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Auditor-General to police KZN flood relief funds as MPs warn of vultures ‘waiting at the gates’

Auditor-General to police KZN flood relief funds as MPs warn of vultures ‘waiting at the gates’

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Auditor-General to police KZN flood relief funds as MPs warn of vultures ‘waiting at the gates’—

President Cyril Ramaphosa announced several measures to monitor emergency flood relief funds, adding that it was a “great shame” the public debate in the aftermath of the deadly flooding in KwaZulu-Natal and parts of the Eastern Cape was dominated by corruption.

This was also true for the statements from opposition MPs after Ramaphosa addressed both Houses of Parliament on Tuesday on the government’s response to the disaster.

“Two weeks ago, a great tragedy befell our nation, causing catastrophic loss of life and widespread destruction,” Ramaphosa said early in his speech, which was reminiscent of his televised national addresses. “The floods in parts of KwaZulu-Natal, the Eastern Cape and North West were of such force that they laid waste to nearly everything in their path.”

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He added:

Hundreds of people lost their lives. Many are still missing. Hillsides, homes, roads, bridges and other infrastructure were washed away. Factories, warehouses, shops, public buildings, farms and fields were flooded.

Ramaphosa said just when we were rebuilding the lives shattered by the Covid-19 pandemic, and the economy was showing signs of recovery, South Africa was “plunged into mourning” once again.

The areas affected by flooding would require a significant commitment of resources to recover, he said.

“We will need to mobilise substantial funding within a fiscal environment that is severely constrained,” Ramaphosa said.

“We have to provide support to displaced households and rebuild roads, bridges, buildings and other infrastructure, while at the same time sustaining expenditure measures in support of the reconstruction and recovery of our economy.”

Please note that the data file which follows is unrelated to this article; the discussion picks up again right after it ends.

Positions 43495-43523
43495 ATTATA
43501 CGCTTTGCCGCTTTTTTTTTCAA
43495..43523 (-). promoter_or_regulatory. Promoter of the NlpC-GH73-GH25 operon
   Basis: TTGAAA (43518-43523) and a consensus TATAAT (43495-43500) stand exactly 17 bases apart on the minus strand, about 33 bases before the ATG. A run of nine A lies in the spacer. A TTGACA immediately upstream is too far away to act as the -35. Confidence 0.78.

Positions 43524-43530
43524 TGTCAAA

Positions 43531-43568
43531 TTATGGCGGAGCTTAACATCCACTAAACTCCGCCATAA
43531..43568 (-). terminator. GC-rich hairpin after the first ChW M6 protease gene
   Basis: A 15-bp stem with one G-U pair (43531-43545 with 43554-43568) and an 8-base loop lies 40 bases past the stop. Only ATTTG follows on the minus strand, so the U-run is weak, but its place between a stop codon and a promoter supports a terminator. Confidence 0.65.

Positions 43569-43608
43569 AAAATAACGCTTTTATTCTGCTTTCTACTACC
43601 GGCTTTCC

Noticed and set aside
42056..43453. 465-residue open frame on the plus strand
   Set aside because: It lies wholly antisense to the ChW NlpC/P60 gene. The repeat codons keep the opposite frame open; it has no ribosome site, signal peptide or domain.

The president said the country has to respond to the impact of the catastrophic floods while still counting the cost of the Covid-19 pandemic and the July 2021 public unrest.

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He said some of the required funding was available in existing budgets of departments, provinces, municipalities and public entities.

National Treasury will guide the relevant institutions on how they may reprioritise resources in their budgets, how they can access disaster response grants, and the requirements for the reallocation of conditional grant funds.

Another funding source is the contingency reserve for the 2022-2023, which can be used to repair and rebuild damaged infrastructure and other disaster recovery, but this will only become available once the 2022 Appropriation Act is enacted.

The Solidarity Fund is also putting in place dedicated teams to assist with humanitarian and other forms of relief.

“We have to ensure that all the funds used to respond to this disaster are spent effectively.

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Ramaphosa said:

It is a great source of shame that, when this disaster struck, the most burning public debate was around fears that the resources allocated to respond to this disaster would be misappropriated or wasted.
This, he said, shows us just how tired the people of South Africa have become of corruption.

“It is a stern reminder to all of government and to businesses providing goods and services that the people of South Africa will not stand for acts of self-enrichment at the expense of those who have already lost so much.”

He said there would be several measures to strengthen oversight and accountability.

 

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